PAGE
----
Read on to learn how to identify reverse sneezing, what causes it, and how to tell the difference between a harmless reverse sneeze and something else.

What is reverse sneezing?

A reverse sneeze is pretty much what it sounds like: a sneeze that happens in reverse! The above video is a good example of what it looks and sounds like.

In a regular sneeze, air is rapidly pushed out through the nose. In a reverse sneeze, air is rapidly, and noisily, pulled in through the nose.

It occurs in spasms lasting anywhere from a few seconds up to a minute and sounds like snorting, snuffling, and even gagging. See the above video for an example.

Because of the sounds their dogs make while reverse sneezing, many people mistakenly think their dog is choking. However, a reverse sneeze is almost as normal and harmless as a regular sneeze.

What causes reverse sneezing?

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There’s no single cause for a reverse sneeze. Like regular sneezing, it’s often triggered by an irritation or inflammation in the nose, throat, or sinuses.

It often occurs when dogs wake up from a nap, or after eating, when their breathing pattern may have rapidly changed. It’s also caused by irritants in the airway—anything from dust to an inhaled hair!

Some dogs experience more frequent reverse sneezing in springtime when the air is full of pollen and other allergens.

Others reverse sneeze more in the winter, when sudden temperature changes between outdoors and indoors cause the nasal passages to contract.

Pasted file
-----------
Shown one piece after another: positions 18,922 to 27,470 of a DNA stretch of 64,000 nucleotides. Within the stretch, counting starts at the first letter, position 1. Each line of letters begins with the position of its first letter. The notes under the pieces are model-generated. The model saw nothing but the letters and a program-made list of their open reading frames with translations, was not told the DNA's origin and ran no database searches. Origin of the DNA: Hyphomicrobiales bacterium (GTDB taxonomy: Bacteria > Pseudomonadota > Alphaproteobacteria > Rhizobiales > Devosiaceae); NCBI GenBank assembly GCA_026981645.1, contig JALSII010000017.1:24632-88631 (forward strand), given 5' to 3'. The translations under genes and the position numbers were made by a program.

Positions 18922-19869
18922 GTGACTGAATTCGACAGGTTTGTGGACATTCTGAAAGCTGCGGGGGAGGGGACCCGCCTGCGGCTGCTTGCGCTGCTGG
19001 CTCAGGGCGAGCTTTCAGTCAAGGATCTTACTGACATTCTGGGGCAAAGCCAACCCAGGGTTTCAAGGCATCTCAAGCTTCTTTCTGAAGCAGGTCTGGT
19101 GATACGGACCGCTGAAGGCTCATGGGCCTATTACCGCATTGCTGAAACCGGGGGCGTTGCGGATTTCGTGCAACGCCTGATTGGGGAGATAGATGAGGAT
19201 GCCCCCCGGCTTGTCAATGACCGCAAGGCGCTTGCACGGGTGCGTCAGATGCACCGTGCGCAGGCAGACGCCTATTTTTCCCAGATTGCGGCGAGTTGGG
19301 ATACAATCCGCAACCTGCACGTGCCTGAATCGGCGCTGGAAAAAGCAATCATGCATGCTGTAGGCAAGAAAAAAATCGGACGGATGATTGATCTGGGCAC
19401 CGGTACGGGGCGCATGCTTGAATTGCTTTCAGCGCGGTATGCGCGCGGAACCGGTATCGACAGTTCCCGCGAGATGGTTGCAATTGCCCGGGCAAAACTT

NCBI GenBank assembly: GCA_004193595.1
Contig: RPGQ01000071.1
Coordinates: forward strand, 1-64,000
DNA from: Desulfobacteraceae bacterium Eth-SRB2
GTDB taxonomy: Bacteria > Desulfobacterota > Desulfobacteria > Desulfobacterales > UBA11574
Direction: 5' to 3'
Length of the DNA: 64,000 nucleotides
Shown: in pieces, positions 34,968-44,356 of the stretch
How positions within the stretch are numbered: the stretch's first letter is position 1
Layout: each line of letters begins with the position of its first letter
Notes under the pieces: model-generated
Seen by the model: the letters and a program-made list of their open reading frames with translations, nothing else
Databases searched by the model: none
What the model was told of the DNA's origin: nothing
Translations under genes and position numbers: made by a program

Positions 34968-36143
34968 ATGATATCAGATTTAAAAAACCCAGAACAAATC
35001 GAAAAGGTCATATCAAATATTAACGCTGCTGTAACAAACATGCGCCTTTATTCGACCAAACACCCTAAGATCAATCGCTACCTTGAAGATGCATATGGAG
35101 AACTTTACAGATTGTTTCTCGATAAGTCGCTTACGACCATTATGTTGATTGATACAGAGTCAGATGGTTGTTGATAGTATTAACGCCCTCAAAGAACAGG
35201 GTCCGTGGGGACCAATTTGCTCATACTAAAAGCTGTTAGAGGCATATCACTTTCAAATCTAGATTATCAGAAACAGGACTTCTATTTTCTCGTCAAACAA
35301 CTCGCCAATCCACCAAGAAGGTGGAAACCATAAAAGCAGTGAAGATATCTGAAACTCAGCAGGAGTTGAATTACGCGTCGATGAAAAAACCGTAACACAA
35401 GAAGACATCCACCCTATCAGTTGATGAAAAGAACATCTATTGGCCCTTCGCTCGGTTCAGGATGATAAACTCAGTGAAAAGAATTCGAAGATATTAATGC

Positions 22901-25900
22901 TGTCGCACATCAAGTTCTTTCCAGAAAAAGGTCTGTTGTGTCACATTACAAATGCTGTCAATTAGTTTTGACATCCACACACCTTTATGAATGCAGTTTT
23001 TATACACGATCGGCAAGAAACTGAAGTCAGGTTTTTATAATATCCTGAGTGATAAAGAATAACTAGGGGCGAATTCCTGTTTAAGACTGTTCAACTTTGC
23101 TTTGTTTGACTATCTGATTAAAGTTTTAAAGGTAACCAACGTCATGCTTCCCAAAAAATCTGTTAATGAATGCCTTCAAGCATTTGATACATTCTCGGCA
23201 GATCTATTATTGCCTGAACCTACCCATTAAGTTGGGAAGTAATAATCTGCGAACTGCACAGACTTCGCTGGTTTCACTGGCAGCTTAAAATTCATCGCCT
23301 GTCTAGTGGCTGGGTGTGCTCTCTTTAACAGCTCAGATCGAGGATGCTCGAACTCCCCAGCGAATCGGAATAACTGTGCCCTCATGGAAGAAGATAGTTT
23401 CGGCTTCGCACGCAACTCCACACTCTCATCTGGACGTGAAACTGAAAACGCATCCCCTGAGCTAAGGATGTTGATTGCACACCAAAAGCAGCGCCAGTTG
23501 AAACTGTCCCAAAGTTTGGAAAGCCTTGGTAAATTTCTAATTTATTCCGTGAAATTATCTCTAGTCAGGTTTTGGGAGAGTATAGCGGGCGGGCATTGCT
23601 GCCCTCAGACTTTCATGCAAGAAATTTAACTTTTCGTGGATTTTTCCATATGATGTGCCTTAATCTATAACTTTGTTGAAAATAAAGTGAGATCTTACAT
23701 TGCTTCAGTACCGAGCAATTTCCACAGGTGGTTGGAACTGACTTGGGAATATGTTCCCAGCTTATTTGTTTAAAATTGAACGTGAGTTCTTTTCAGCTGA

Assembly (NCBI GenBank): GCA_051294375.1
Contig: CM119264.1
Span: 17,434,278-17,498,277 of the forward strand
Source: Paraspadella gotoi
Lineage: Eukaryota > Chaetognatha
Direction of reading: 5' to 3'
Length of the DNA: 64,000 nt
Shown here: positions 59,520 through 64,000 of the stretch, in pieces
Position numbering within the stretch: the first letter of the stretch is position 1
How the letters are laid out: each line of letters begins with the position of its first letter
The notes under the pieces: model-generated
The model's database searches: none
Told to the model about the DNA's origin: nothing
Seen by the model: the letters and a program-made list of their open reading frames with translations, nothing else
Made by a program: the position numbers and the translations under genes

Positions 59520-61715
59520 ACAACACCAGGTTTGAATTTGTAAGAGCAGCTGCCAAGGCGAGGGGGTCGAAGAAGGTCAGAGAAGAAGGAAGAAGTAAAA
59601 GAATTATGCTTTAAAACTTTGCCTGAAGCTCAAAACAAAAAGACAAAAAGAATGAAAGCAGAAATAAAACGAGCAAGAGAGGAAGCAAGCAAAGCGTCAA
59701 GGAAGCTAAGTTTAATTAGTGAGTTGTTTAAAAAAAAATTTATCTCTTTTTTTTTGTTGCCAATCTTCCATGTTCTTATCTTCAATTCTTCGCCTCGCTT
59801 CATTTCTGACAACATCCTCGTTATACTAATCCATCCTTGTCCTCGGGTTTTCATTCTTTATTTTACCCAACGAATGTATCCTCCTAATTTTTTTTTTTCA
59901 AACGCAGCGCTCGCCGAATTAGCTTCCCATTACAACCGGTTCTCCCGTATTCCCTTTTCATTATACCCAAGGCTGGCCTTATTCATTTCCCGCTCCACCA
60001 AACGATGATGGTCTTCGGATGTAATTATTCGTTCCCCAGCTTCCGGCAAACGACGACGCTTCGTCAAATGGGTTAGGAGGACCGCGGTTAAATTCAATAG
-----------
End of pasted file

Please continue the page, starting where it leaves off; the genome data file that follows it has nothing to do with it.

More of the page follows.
Another common cause of reverse sneezing is pressure on the throat and neck. A too-tight collar, or straining against the leash, can irritate the throat and lead to a reverse sneeze. That’s just one more reason to consider a harness for your dog.

Finally, some dogs reverse sneeze after exercise, or when they’re overexcited. This is particularly common among brachycephalic, or short-nosed, breeds like pugs and bulldogs.

When they get worked up, they may inhale their elongated soft palates into the throat, triggering an episode of reverse sneezing.

How to end a reverse sneezing episode

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Reverse sneezing is super-common, and it won’t hurt your dog. However, some dogs become anxious during a reverse sneezing episode, and a lengthy episode may be uncomfortable.

You can help your dog recover from a reverse sneezing episode by remaining calm yourself. If you get anxious, your dog’s anxiety will increase, too. So, stay calm, and show your dog there’s nothing to panic about.

If your dog is experiencing a particularly long episode of reverse sneezing, you may be able to ease or end the episode by:

  • Gently massaging your dog’s throat
  • Briefly covering their nostrils, which will cause them to swallow and potentially stop sneezing
  • Depressing their tongue with your hand to help open airways
  • Some vets suggest gently blowing in your dog’s face

In the vast majority of cases, there’s no need to intervene. Reverse sneezing doesn’t last long, and your dog will be perfectly normal after it stops.

When you should go to the vet

https://www.instagram.com/p/BfoSLvBAsDL/?utm_source=ig_embed

As mentioned, reverse sneezing rarely requires veterinary treatment. As soon as the sneezing episode stops, the situation is resolved. However, if episodes increase in frequency or duration, you should call the vet just in case.

You should also seek treatment if your dog’s reverse sneezing is accompanied by other respiratory symptoms or if they have any unusual discharge from their nose.

Occasionally, chronic reverse sneezing can be a symptom of more serious issues. These include nasal mites, foreign objects in the airway, respiratory infections, and tracheal collapse.

If you’re concerned about the intensity of your dog’s reverse sneezing, take a video to show the vet. They’ll be able to determine potential causes.

Most dogs experience episodes of reverse sneezing at some point in their lives. For the vast majority of dogs, it’s a common, temporary, harmless reaction with no lasting aftereffects.

Of course, it still sounds unsettling to our human ears! But now that you know what reverse sneezing is, you’ll be less likely to make an unnecessary vet visit.